The murders at the Al Noor and Linwood mosques in Christchurch on March 15, 2019, made a profound impact on New Zealand and the world. The report of the Royal Commission of inquiry reminds us what life was like for our Muslim community before they suffered the cruel, cowardly massacre in the country where they perhaps least expected it.
The commissioner heard that women in hijab were harassed on our streets, and that reporting it to police wasn't taken seriously. The commission heard of discrimination in employment, women being advised they would not be hired if they went to an interview "dressed like that". Secondary school students reported scarves being torn off and fights resulting.
Terrorism seemed almost exclusively an "Islamist" threat in Western countries until March 15 last year. Western security intelligence agencies were as blinkered as the rest of us by the bombings and carnage in Europe sometimes committed by alienated second-generation immigrants. New Zealand's Muslim community had harboured no known threat of that nature.
Nothing the mosque killer did could have alerted the security agencies, the commission concludes, but it finds the agencies' general surveillance of white extremism to be deficient. It recommends a new national security and intelligence agency to lead the existing agencies and develop "a public facing strategy that addresses extremism".
The Government also proposes to create a ministry of ethnic communities and a university-graduate programme for ethnic minorities and a centre for research on the causes of violent extremism and terrorism. It also recommends stronger counter-terrorism laws and making hate speech a criminal offence. The crime's definition will include inciting racial or religious disharmony "based on an intention to stir up, maintain or normalise hatred through threatening, abusive or insulting communications with protected characteristics that include religious affiliation".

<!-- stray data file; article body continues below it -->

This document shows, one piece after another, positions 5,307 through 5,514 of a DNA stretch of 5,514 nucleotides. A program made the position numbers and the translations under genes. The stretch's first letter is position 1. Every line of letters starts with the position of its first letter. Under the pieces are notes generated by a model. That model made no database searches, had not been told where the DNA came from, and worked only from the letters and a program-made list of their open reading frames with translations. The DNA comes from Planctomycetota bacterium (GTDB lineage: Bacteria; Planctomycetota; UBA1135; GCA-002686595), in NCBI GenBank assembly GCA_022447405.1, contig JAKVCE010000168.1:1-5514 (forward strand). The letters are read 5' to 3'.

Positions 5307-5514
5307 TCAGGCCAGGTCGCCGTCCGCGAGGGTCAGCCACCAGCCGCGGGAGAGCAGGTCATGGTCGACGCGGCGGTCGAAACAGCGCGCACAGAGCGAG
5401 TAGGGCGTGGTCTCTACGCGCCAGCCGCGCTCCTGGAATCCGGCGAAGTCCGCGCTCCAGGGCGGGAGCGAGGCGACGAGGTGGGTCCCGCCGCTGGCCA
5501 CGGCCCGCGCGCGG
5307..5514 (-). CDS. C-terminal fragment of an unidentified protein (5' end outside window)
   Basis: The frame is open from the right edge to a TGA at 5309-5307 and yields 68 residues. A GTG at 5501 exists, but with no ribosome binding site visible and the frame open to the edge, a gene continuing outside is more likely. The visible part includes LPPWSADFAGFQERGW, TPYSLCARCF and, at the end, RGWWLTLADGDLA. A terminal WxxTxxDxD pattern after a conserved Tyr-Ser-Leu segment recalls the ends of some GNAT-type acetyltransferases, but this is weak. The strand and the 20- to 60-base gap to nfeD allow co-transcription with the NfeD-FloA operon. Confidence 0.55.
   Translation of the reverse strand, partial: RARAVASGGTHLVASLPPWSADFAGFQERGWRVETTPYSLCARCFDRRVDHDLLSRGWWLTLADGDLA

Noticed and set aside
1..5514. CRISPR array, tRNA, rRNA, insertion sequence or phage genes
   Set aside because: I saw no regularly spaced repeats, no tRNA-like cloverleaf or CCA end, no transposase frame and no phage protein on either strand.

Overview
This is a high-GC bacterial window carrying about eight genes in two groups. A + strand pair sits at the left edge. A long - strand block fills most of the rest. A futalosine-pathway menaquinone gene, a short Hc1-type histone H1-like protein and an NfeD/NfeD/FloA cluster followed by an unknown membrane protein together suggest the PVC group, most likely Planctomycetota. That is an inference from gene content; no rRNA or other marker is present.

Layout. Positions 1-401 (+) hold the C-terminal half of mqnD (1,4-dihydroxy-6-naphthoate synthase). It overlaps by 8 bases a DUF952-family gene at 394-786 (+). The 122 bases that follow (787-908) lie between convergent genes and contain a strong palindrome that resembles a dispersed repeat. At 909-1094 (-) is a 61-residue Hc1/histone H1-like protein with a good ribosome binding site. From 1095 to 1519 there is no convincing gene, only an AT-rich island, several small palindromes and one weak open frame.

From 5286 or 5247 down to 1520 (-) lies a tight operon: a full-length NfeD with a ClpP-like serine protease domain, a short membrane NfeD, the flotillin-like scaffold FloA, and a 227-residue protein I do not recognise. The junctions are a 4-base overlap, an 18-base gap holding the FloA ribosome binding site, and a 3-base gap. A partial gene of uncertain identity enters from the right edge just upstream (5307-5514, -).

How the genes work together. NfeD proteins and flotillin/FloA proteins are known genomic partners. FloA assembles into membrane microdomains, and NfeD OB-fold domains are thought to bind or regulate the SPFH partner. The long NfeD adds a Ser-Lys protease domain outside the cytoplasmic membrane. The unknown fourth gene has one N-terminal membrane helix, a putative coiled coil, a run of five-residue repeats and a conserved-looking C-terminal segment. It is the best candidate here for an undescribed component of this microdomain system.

Islamophobes might not be the only Kiwis challenged by stronger protection of religion from expressed antagonism. We need to understand religion goes deeper than an ethnic or cultural identity. Even the commission failed to fully see this, said the Muslim Association of Canterbury and the Linwood Islamic Centre Trust yesterday.
"The report does not go far enough in recognising that as a faith-based community, being treated through an ethnic communities lens fails to do justice (to) the uniting and strength-based elements of our faith," they said.
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Not all Muslims find New Zealand a more compassionate place now. Some women told the commission they felt scared going out alone wearing hijab. They avoided public places, taking children to school and evening walks.
Muslims had raised concerns about Islamophobia and right-wing extremism. Nothing was done. We thought this could not happen here. We ignored the concerns of people who came here for refuge.
We failed. We cannot fail again.